The Skype conversations were filmed in real time. Is it harder to act with someone via a screen as opposed to having them in the room?

Honestly, the harder part was really just maintaining a stable Wi-Fi connection. It was very much like real life—it would freeze in the middle of the take, and I would be talking for a minute without realizing that Kate's end of it had gone dead and that her image was just frozen on the screen.

[Otherwise], it really wasn’t terribly dissimilar from doing a scene with your partner right there. We got to rehearse for about four days before we starting filming. Kate, Zach, and I went into a room and we read every scene face to face with each other and did a lot of improvising, trying different versions of every scene in front of each other. And then a lot of the Skype scenes we really saved for the end of the shoot. So in a way, at that point, we had really built up this dynamic and chemistry for when it came time to actually do those Skype scenes, so we were able to fall into this ease with it. And Kate is just such a great actress and so naturalistic—you throw anything at her and she’ll go with it.

We would do a lot of takes as written verbatim with the script and we would do a lot of takes where we improvised and what ended up in the movie is kind of a bit of a mish-mash of that. The script is very present throughout the film—we didn’t do anything improvising that sent us in any way that would get any co-writing credits or anything or like that [laughs]—but Zach gave us a lot of freedom and a lot of room to play.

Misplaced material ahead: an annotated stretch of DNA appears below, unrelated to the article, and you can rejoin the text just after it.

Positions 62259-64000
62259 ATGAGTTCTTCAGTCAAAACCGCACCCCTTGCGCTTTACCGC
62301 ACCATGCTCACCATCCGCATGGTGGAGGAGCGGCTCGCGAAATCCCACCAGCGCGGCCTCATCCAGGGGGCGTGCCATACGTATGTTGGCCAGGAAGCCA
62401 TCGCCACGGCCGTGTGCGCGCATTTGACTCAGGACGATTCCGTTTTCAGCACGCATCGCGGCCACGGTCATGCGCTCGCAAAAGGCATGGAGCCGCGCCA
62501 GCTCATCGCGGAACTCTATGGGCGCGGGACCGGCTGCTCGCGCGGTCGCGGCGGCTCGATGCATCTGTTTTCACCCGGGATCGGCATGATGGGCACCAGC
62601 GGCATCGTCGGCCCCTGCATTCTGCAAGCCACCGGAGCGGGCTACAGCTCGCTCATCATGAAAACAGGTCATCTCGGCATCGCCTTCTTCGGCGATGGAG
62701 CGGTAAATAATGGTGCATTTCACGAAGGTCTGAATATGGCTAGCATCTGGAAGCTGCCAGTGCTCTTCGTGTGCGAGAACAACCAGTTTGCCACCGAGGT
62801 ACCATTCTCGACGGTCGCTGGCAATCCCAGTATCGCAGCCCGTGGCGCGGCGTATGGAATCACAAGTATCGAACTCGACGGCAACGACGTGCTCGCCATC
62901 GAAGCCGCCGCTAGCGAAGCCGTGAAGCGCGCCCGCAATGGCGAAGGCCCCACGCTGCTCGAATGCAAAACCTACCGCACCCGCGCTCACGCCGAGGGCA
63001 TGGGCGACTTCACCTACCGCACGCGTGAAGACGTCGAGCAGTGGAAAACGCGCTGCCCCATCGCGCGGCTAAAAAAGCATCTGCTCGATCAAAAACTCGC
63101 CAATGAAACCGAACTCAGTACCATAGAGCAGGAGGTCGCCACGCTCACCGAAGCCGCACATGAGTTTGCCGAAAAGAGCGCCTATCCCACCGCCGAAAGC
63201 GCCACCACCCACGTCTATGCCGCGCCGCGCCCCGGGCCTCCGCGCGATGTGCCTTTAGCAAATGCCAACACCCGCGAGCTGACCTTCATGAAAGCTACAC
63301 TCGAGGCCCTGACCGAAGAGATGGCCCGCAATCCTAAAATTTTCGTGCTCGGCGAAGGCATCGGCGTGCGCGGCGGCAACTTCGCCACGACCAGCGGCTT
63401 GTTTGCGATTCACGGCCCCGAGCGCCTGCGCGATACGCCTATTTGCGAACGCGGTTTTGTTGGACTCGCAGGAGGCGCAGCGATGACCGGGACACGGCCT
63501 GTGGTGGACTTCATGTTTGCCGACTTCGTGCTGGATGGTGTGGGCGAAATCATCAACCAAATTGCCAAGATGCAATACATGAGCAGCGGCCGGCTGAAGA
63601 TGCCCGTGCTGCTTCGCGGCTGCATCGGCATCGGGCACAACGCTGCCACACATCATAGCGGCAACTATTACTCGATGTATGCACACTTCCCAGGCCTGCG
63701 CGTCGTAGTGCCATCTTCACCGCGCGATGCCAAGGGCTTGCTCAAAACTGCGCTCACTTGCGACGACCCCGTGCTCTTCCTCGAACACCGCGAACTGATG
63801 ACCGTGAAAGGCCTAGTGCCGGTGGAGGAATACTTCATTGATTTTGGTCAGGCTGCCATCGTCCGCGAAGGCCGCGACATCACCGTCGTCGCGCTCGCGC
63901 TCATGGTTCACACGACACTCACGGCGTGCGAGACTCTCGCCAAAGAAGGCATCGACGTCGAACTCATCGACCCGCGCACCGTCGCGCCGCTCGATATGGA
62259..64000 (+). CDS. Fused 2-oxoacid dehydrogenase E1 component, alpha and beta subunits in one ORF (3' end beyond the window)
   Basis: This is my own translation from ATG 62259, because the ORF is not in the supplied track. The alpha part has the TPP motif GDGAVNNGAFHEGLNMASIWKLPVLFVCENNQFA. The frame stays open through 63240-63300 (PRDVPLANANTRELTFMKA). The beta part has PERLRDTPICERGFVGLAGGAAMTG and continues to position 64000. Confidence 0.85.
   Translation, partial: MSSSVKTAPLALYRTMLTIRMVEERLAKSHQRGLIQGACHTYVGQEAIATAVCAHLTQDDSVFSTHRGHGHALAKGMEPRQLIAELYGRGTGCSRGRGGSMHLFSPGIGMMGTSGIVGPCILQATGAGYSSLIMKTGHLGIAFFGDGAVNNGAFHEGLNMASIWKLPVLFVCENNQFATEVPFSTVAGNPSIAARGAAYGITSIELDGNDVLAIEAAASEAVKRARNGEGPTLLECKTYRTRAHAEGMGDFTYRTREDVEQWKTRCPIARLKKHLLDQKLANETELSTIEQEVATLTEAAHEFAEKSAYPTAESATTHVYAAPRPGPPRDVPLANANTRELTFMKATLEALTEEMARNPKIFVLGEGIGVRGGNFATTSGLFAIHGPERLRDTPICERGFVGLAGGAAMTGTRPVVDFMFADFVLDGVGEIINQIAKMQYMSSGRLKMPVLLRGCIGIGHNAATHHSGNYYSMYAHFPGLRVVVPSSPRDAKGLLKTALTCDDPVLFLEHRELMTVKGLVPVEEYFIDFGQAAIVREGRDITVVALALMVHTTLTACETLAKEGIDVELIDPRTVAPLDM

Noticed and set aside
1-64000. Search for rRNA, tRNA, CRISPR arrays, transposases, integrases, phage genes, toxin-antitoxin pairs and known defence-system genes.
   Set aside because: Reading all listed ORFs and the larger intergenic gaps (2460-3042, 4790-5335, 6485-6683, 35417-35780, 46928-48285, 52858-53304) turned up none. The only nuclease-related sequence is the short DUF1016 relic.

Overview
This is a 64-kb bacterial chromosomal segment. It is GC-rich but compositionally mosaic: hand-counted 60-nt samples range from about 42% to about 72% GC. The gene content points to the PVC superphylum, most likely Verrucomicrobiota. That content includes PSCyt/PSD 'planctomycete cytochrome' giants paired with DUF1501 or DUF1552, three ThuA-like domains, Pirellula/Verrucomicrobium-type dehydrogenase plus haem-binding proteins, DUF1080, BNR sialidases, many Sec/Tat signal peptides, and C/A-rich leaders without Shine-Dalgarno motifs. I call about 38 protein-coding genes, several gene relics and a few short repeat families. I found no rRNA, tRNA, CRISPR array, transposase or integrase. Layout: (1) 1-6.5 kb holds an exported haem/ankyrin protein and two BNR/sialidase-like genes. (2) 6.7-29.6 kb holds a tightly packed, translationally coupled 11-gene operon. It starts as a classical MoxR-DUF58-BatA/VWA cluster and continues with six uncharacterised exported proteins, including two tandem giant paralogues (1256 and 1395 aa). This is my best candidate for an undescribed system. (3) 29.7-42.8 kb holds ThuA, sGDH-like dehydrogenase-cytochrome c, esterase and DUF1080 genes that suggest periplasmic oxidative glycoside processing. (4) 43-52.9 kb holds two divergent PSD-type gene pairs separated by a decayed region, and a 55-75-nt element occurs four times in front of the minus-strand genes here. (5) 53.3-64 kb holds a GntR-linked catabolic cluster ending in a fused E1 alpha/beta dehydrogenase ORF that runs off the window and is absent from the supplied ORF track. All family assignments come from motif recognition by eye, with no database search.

I had this idea when I got the part that I was going to be really method about and I was going to refuse to meet Kate Lyn Sheil. Like, “I will not meet her I will only do the scenes on Skype and then we’ll do the scenes where we meet in person and it’ll be the first time I’ve seen her” and, you know, it didn’t work. And I’m glad it didn’t work. I don’t think the film would have been nearly as compelling without us being able to build that kind of character chemistry.

Your character kind of becomes a detective—an extreme, bumbling detective. If you had to compare him to any of the great pop culture detectives, who would you pick?

Well, he’s surprisingly good—and at the same time, not very good. I would compare him to somebody along the lines of the private detective character in Jonathan Ames' Bored to Death. Private detective-ry—that’s not even a word. Detective-ing? Detectivery. Detectivating [laughs]—is a theme that he uses as a writer, calling from Dashiell Hammett and those great novels about private detectives. But then at the heart of it, you have Jason Schwartzman playing this neurotic person who fashions himself as this slick and sleek private eye, but he's not as perfect as the way he frames himself. So somebody like that, like a Jonathan Ames character. Somebody that has a more grandiose fantasy version of himself as this super sleuth type of person.